Black Knight Society is having a Potluck where they are encouraging attendees to bring Irish foods from the 1300's. As I will not have access to a Kitchen that day I searched for a dish I could make ahead of time and bring with me with no additional prep. I found a dish from about 300 years later that looked easy enough... Boy was I wrong! It's past midnight when I have work in the morning then I leave for a meeting out of town, stay at a friends house, then go to the potluck. I wanted to be as authentic as possible while making this since I am only bringing rolls... I did the research and found that red wheat would have been used during that time in that area. I found "Red Mill" brand flour that is 100% stone ground, just as they would have done in that age. I bought organic cane sugar instead of processed sugar. I bought organic sea salt figuring the area we are focusing on was by the ocean so sea salt probably would have been easier to get than regular salt and table salt these days is so processed it wouldn't have tasted the same.
The recepie I found calls for:
1 tsp salt
1 tsp sugar
1 oz yeast
1 1/4c warm water
2 1/4 qts water
I modified the directions a little to be more in the order that makes sense to me.
1. Combine flour and salt in extra large mixing bowl (biggest you can find or the dough will try to eat the bowl!)
2. Dissolve sugar and yeast in warm water, stir until frothy.
3. Combine all ingredients in large bowl, kneed until all dough is moist. Cover with a very lightly floured towel or plastic wrap covered in cooking spray.
4. Allow to rise for 30-60min until dough doubles in size.
5. Knead (apparently just pushing it down doesn't work) for 5 min to ensure elasticity of dough. Cover again.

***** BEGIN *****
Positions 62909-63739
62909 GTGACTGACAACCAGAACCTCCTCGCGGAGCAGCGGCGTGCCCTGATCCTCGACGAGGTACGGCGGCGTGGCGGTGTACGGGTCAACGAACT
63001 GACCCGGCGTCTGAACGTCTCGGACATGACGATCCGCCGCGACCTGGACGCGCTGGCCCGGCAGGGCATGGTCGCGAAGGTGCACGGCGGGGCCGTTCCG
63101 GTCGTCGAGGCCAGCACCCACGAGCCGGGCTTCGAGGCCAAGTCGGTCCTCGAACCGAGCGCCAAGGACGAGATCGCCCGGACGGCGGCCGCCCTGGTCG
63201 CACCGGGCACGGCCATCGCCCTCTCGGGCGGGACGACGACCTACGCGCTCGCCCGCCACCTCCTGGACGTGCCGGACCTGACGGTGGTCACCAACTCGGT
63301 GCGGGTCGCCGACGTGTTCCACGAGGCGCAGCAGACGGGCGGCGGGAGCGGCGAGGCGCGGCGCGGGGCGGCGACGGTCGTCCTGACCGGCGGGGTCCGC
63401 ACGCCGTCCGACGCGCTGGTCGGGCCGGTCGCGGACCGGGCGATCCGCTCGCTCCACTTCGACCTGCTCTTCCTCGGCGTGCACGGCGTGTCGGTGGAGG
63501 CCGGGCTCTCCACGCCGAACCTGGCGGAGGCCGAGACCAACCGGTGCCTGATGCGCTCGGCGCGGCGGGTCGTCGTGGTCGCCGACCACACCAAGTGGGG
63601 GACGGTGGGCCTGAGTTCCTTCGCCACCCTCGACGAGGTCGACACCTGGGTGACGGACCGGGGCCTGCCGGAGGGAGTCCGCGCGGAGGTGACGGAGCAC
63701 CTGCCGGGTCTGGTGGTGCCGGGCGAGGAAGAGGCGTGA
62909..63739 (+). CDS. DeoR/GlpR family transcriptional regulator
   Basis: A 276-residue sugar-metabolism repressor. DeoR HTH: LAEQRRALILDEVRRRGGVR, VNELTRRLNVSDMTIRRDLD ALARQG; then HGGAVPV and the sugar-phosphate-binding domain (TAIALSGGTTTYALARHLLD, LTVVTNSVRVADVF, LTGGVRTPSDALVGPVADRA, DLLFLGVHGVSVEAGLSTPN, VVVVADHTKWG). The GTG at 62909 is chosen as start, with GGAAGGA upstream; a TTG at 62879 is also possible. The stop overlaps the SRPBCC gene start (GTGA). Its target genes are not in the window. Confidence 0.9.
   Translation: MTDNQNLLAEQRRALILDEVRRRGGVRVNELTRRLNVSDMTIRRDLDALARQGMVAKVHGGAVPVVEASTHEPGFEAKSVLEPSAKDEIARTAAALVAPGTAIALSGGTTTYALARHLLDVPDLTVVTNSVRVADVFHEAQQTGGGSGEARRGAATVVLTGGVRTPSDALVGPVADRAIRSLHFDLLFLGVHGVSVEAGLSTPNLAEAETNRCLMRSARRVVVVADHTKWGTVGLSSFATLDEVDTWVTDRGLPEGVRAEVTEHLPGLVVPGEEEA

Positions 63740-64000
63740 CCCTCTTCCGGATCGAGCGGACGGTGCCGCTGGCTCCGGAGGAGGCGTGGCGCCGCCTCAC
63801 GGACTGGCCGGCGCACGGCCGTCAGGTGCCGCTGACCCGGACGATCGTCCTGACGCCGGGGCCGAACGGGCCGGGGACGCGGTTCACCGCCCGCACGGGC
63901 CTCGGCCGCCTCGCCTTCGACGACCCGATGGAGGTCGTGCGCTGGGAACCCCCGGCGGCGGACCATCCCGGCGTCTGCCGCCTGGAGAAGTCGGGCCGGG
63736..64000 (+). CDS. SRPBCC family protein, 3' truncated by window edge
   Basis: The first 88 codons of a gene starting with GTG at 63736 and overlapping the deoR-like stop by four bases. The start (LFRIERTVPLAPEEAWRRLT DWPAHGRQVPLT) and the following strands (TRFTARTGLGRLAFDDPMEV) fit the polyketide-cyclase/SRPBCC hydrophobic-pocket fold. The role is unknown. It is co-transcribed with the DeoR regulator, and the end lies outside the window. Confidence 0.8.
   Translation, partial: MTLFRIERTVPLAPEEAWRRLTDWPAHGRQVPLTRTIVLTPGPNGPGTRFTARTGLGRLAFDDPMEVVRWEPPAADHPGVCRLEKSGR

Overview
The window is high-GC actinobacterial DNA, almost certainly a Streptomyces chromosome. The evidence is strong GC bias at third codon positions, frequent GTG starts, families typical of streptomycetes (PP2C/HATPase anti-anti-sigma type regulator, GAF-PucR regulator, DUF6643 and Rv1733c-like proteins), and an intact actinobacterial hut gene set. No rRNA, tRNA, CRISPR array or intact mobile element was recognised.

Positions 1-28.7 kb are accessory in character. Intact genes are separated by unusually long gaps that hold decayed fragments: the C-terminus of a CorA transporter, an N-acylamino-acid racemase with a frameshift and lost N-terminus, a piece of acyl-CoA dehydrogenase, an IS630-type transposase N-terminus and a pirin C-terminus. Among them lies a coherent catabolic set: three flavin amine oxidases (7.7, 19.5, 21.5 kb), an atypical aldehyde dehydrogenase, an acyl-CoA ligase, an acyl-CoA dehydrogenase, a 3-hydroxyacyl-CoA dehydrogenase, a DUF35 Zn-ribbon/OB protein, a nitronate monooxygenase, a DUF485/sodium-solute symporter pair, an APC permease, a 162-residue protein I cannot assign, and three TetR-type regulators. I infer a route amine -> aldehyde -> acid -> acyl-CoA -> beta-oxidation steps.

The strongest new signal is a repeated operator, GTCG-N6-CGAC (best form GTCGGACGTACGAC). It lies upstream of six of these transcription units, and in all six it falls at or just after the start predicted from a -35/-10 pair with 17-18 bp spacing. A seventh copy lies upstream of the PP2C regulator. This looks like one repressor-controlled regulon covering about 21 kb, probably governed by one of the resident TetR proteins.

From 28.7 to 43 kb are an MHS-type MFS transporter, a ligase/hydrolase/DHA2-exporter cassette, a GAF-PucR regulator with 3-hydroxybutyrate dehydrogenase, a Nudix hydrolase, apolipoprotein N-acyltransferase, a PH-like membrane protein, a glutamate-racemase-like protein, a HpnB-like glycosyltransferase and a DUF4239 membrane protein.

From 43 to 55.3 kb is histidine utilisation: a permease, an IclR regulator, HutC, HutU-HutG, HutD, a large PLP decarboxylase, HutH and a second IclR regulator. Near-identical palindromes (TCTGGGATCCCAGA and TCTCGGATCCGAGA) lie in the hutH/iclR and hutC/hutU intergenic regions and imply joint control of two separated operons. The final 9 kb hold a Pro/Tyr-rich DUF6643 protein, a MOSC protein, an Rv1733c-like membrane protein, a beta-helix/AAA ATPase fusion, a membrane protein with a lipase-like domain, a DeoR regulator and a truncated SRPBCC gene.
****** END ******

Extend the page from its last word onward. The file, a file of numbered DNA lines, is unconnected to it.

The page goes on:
6. Allow to rise for another 15-30 min until dough doubles again.
7. Break (apparently cutting isn't good?) into pieces between 2 and 3 oz each.
8. Allow to rise The original recipe told me about two hours, but when I did that for both of my first batches, they ended up flat as pancakes!
9. Bake at 425 F for about 15 min.
My first attempt ended in spectacular failure and I never even made it to the baking portion of the recipe. I threw the dough away once I found it completely flat and called my mom for some advice. She told me that yes, kneading the dough is better and more likely to yield success than just punching it down as the recipe calls for, also I should be careful to not use too much heat or not enough heat, and last but not least cutting the dough into sections may ruin the elasticity, apparently...
My second attempt after this information yielded slightly better results. I learned not to let the dough rise so much. I make 4 sheets of the rolls and once I am done rolling out the fourth pan I put the first pan in the oven. As each sheet bakes for 15 min that will let me see how waiting a little longer works. I find it easier to make the rolls nice and evenly shaped if I knead individual portions.
If you're interested in making this, give some different techniques a try and find what works for you. No one would have made things perfectly the same in the 1300's or even 1600's!